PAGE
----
Joy, Joy, my heart is full of Joy - A partial reblog

A couple of years ago I reposted a pair of Ben Myer's posts, one on sadness (that spoke profoundly to where I was at the time, and where many will be today - indeed I nearly reposted his prayer for Newtown Connecticut),  and another on "Joy." As I said at the time I firmly believe in what Gerald Coates (always interesting, frequently bonkers) said at one time:
"If the joy of the Lord is our strength, it's little wonder that the church in Britain has been so weak and ineffective."
Gerald Coates (1984)
But recently for some reason this repost has been appearing in the weekly top read list on my side bar, and I thought, in the light of yesterday's Advent Candle theme of "Joy" it was probably worth dusting off Ben's "12 Theses" on the subject.
1. As icons are painted on gold, so the lives of saints are written on a background of light.
2. Evelyn Underhill knew a saintly man, Father Wainwright. ‘He was an indifferent – and in later years an inarticulate – preacher; people came to his sermons, not so much to listen as to look at his face.’
3. Why are the faces of holy people so important, not only in iconography but also in Christian experience and memory? Joy is the physical surfacing of the light of God. As the moon reflects the sun, so joy shines in the holy face.
4. Each thing shines with its own particularity, the irreducible strangeness of its difference. Chesterton speaks of ‘the startling wetness of water’, ‘the fieriness of fire’, ‘the unutterable muddiness of mud’. Joy is the vision of each thing’s shining, an awareness of the unbearably bright difference of every other thing.
5. A painting summons us to relish its lines and colours; a tree invites us to marvel at its roots and leafy shadows; the body of a lover beckons us to draw delight from its hidden wells; young children demand that we face them while they play, so that the miracle of their difference will not be without witnesses. Left to ourselves we shrink inwards, anaesthetised by a drowsy solipsism. Joy is waking to reality; joy is salvation from the self. It is our startled response to the call of another.
6. Joy is itinerant and can be visited in many places, but its regular venue is friendship. Friendship is the love of difference. The face of the friend is the mirror in which the joy of one's own difference shines.
7. The subjective precondition for joy is not earnestness or sentimentality (much less a posture of generic ‘openness’), but attention. Attention is the discipline of active passivity, an intense concentration on what is there. It is what Simone Weil calls ‘waiting’: ‘We do not obtain the most precious gifts by going in search of them but by waiting for them [attendus].’ This is why Paul speaks of joy not as aesthetics but as ethics. Writing to the Philippians in the chains of Christ, he subjects them to a moral imperative: ‘Rejoice!’
8. Raw materials for a Christian ethics of joy: the distance of prayer; the patience of reading; the veneration of the meal; the delight of friendship; the tenderness of eros; the love of childhood; the obedience of learning; the speed of imagining; the superfluity of art; and the omneity of language.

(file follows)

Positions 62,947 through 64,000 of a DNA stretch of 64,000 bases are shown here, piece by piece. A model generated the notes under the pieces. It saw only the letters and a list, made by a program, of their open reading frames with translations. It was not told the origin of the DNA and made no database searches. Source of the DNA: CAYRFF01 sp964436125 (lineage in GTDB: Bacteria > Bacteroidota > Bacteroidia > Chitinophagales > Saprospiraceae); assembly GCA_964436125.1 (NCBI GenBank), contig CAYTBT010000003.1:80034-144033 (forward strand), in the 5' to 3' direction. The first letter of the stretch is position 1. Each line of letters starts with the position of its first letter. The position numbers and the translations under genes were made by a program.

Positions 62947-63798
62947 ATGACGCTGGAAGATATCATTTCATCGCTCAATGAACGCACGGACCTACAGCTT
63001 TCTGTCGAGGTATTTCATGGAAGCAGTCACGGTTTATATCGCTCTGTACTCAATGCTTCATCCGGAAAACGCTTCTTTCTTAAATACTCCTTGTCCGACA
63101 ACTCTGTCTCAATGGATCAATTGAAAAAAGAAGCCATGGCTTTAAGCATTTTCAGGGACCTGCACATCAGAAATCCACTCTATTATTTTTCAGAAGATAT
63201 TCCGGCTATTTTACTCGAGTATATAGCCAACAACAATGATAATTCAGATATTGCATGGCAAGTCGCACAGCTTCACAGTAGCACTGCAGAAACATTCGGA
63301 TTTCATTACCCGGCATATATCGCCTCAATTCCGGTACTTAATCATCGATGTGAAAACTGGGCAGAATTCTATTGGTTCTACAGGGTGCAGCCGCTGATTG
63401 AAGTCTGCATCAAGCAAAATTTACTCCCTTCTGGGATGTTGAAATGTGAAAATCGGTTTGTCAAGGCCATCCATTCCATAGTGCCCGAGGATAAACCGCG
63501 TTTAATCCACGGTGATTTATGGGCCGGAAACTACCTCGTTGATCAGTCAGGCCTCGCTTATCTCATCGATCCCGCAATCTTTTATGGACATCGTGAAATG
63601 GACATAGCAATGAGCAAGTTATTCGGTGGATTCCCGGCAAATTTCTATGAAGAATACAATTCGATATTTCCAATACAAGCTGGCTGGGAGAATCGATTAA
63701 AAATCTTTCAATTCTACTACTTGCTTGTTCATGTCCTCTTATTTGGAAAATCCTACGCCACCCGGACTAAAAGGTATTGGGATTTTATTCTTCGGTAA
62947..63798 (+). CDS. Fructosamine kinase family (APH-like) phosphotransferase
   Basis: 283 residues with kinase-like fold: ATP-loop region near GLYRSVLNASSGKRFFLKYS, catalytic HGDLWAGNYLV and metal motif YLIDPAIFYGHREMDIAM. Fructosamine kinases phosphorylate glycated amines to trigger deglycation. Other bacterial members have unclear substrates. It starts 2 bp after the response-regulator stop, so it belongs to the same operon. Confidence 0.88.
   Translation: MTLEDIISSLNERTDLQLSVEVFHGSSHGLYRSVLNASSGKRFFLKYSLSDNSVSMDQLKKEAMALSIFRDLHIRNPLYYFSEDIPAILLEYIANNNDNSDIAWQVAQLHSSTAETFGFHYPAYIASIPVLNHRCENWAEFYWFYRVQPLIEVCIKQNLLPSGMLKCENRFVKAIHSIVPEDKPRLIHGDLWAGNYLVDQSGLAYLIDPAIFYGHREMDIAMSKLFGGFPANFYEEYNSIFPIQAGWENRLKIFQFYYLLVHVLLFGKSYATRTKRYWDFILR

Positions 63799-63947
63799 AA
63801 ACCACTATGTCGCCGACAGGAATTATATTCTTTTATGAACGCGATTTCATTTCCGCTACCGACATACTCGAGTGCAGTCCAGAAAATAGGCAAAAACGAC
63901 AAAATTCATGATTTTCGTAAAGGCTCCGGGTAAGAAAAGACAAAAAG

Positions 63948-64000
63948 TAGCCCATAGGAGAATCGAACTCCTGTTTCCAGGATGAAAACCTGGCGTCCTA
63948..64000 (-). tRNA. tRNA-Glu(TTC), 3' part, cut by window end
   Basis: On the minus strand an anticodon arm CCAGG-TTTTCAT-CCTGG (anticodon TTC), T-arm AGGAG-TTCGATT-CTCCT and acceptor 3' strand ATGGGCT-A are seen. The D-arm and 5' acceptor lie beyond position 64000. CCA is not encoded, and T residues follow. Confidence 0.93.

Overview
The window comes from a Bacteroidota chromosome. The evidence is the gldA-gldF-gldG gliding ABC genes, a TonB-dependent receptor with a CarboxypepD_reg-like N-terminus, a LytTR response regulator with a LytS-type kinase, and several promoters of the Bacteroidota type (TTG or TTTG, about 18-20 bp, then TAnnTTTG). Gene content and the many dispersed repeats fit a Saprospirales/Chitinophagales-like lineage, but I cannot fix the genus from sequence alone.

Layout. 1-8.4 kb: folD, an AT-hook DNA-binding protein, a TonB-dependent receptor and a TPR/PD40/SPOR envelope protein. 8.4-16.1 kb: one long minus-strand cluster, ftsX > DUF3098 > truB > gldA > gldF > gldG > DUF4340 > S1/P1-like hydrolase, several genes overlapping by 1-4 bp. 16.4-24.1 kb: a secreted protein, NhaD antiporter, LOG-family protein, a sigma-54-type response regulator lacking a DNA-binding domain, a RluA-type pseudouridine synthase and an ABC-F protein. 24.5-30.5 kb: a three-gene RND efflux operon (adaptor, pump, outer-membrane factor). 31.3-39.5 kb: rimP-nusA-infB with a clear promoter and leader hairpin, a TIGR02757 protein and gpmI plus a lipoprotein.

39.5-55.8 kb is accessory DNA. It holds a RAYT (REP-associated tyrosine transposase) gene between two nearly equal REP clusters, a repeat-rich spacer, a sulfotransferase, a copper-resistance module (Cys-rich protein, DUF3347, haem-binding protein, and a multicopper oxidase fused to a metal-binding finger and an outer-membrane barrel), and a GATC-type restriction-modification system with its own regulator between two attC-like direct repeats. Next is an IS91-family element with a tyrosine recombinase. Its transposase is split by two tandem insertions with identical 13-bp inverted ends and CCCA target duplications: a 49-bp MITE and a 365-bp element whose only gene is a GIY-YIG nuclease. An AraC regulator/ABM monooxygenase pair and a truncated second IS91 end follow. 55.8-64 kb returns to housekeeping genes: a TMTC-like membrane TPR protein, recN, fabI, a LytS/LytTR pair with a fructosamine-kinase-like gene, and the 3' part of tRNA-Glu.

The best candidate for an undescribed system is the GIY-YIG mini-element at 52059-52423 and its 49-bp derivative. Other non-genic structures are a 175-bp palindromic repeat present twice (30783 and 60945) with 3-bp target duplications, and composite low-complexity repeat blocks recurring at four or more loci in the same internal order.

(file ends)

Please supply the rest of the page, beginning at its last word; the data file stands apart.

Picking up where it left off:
9. Joy is most intimately related not to happiness but to sorrow, not to fullness but to the void of non-being. Joy is ontological vulnerability, a leap across the abyss of difference. Sorrow is a small hole in the flute through which joy breathes its tune.
10. Happiness is analogous to joy as Facebook is analogous to friendship, or as a brothel is analogous to marriage. Happiness is the gratification of desire. Joy does not fulfil desire but exceeds it so majestically as to obliterate it. Joy is ascesis, the criticism of desire. The criticism of desire is also desire’s purgation and renovation. Joy is the baptism of desire, its drowning and rising again. The fullness of joy is an ache of absence. ‘Our best havings are wantings’ (C. S. Lewis).
11. Because joy breaks desire and denies all gratification, it finds itself in a strange alliance with the tragic.
12. Joy resists articulation and control. It is always vanishing, always beckoning, inconsolable union of memory and hope. It cannot be grasped since its nature is to undo all grasping. What would it mean to possess joy fully, to hold it fast so that it did not vanish away? That would be resurrection: the shining of eternity in a body of death.

As I said back in 2010 I'm not sure that his distancing of happiness from joy can be justified in Biblical terms, except where it is the pseudo-happiness that many Americans (and citizens of the western world in imitation of them) pursue headlong as a fundamental constitutional right, rather than the blessed happiness of Jesus' beatitudes. 
Reading it again, however, in advent, and having come through that "dark night" that I was in at the end of 2010 and the beginning of 2011, I am struck more strongly by 2 of his theses:.
First, the importance of "attention" or "waiting" in the cultivation of joy - two of the tools that have been vital in my ongoing battle with depression and anxiety have been the discipline of reflective prayer and mindfulness techniques.
But second, and this is again important in the light of the Newtown massacre this weekend: 
 "Sorrow is a small hole in the flute through which joy breathes its tune".
In the case on Newtown, it is not such a small hole, but I pray that those directly affected by this tragedy, and others affected by personal pain, may know the joy of the Lord in the midst of their sorrow.



Anonymous said…
Very helpful, thanks for posting this.

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